Sony’s image sensor business is a behemoth. Back in January 2016, I told you that Sony would use its sensor production to rule the digital imaging world. Now, it’s getting so big that one of Sony’s large investors wants to see its image sensor business spun off into a separate entity.
Sony’s superior image sensor design is seen in auto manufacturers’ backup cameras, consumer and industrial security cameras and, of course, a litany of consumer and professional digital cameras. From Sony pocket cams to incredible low-light security imagery with Exmore R sensors in Lorex POE network cameras, Sony’s imaging sensor is unparalleled in design and performance.
According to Reuters, “It is now the world’s top maker of image sensor chips, used mostly in smartphone cameras. In the year ended in March, the unit accounted for 16% of Sony’s total operating profit of roughly $8 billion.”
Investor Daniel Loeb’s fund, which “has invested $1.5 billion in Sony, is calling for Yoshida to spin off chips into a standalone company. The rebranded Sony Technologies could be worth $35 billion within five years, the activist argues.”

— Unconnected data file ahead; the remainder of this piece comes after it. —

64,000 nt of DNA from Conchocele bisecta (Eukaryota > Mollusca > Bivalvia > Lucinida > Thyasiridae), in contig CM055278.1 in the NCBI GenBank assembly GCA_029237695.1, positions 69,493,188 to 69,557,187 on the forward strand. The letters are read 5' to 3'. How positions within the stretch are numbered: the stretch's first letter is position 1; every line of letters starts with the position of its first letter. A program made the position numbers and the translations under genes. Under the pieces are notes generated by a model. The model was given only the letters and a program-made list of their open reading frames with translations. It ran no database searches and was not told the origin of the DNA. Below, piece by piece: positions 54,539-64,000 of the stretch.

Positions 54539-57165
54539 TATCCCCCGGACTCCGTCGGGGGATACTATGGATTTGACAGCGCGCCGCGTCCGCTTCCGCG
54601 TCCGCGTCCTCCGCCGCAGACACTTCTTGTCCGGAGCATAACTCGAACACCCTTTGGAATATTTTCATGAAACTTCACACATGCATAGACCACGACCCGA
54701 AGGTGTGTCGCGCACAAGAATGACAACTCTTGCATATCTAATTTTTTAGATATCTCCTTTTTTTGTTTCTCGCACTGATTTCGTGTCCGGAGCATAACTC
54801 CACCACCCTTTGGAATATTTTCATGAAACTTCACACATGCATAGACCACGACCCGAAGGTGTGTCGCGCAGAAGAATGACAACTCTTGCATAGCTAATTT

Whether Sony moves on Loeb’s push spin-off chip manufacturing to a new Sony Technologies entity requires consideration of slowing smartphone sales and an evolving trade war with China. While there may be some short-term hiccups, Sony seems well-positioned to continue the offensive in the digital imaging world.
Whether you have a Sony-branded camera around your neck, it is more likely than not that you have a Sony image sensor in one or more products that you own. And that will remain true whether or not Sony’s image sensor production spins out to a standalone Sony Technologies company.